The Potential of Mesenchymal Stem Cells-Derived Exosome as a Novel Therapeutic Strategy for Atopic Dermatitis

Project: National Science and Technology CouncilNational Science and Technology Council Academic Grants

Project Details


Atopic dermatitis (AD) is one of the most popular chronic or recurrent inflammatory skin diseases affecting 15-20% of children and 2-5% of adults. Approximately 20% of patients with AD have moderate to severe forms of the disease, these severe refractory cases raise a difficult challenge for clinicians and patients. In the treatment of moderate-to-severe AD, topical corticosteroids and topical calcineurin inhibitors can be regularly prescribed. Patients with nonresponsive disease may need systemic immunosuppressants, phototherapy or anti-IL-4 receptor alpha-chain antibody. Although biologics that target a specific cytokine or mediator seem to be effective in some cases, the multifactorial background of AD explains the therapeutic failures in some cases and justifies the demand of new solutions. Mesenchymal stem cells (MSC)-mediated immunomodulation has been investigated in various inflammatory and allergic disorders, including several inflammatory skin processes. Considering the long-term risk of MSCs therapy remain uncertain, exosome that secreted by MSCs may be an excellent substitute. Exosomes are small vesicles that released into the extracellular space after the fusion of multivesicular bodies with the cell membrane. Exosomes contain proteins, mRNAs, miRNAs and can transfer molecules to recipient cell via membrane vesicle trafficking. Exosomes have shown strong therapeutic potential in many clinical diseases. Skin barrier dysfunction and immune dysregulation (inflammation) are two major characteristics of AD. Exosomes of stem cells have illustrated their modulatory potential for both keratinocytes and immune function. Therefore, the use of exosome-related treatment may be a novel therapeutic strategy for atopic dermatitis but it needs more validation. Our hypothesis is stem cells (SC) -derived exosome-related treatment modalities has potential as a novel therapeutic strategy for AD. We design a three-year project to explore the therapeutic effect of human SC-derived exosomes for AD.For the 1st year: We will 1. Isolate and verify exosomes from adipose tissue-derived mesenchymal stem cell (ADSC) and Wharton's jelly-derived mesenchymal stem cell (WJSC).2. Determine whether ADSC or WJSC derived exosomes are more effective in immune modulation and keratinocyte protection. For the 2nd year: based on the result of 1st year, we intend1. To compare the immuno-modulatory effects of corticosteroid, Tacrolimus, and candidate SC derived-exosomes on human T-cells (AD patients and health adults) by in vitro study.2. To compare the anti-apoptosis and anti-inflammatory effects of corticosteroid, Tacrolimus, and candidate SC derived-exosomes on human keratinocyte by in vitro study.3. To establish a suitable AD animal model. For the 3rd year: based on the result of 2nd year, we intend1. To investigate the clinical therapeutic effect and therapeutic mechanism of candidate SC derived-exosomes on a suitable AD rat model.2. To compare the therapeutic effect of corticosteroid, Tacrolimus and candidate SC derived-exosomes on AD rat model.Through this study, we can establish a platform to test the immune modulatory and keratinocytes protective effects of indicated SC-derived exosomes in comparison with current AD drugs. We can establish an AD animal model that provide important insights into the pathogenesis of skin barrier disruption and inflammation. We can also investigate the therapeutic potential of SC derived-exosomes for AD.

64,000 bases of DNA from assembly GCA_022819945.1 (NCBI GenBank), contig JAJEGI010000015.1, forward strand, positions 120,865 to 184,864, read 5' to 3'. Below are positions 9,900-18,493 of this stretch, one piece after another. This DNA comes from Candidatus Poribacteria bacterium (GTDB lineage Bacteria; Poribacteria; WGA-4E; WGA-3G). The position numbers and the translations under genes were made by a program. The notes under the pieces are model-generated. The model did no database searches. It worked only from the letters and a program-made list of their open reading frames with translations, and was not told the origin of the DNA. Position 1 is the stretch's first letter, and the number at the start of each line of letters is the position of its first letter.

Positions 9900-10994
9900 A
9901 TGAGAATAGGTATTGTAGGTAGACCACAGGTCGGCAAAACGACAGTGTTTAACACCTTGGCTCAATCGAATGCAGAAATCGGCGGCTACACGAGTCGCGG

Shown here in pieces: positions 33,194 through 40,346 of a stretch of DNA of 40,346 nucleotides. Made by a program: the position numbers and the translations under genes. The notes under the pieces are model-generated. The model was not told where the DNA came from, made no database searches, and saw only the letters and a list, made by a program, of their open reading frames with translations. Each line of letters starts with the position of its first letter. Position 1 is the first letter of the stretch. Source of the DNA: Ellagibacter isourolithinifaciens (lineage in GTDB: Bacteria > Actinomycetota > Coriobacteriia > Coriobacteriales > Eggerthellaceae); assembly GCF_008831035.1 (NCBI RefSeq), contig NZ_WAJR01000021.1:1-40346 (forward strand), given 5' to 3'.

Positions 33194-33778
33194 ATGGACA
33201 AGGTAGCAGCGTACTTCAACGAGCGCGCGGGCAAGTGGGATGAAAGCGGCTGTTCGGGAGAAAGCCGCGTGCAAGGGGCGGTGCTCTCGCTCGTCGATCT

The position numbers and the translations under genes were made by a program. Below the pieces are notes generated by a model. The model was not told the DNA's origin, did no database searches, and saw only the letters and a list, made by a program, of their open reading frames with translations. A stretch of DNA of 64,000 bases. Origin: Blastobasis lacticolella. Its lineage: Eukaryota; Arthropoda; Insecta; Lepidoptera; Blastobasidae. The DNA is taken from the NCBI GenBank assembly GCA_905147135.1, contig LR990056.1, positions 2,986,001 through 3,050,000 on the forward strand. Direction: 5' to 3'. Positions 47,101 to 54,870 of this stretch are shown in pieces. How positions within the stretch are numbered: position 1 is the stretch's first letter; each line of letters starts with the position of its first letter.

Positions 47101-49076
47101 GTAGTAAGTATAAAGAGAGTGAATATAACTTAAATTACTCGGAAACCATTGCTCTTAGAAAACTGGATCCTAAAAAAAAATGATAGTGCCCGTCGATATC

Project IDs

Project ID:PC10907-1103
External Project ID:MOST109-2314-B182-040
Effective start/end date01/08/2031/07/21


  • mesenchymal stem cell
  • exosomes
  • atopic dermatitis


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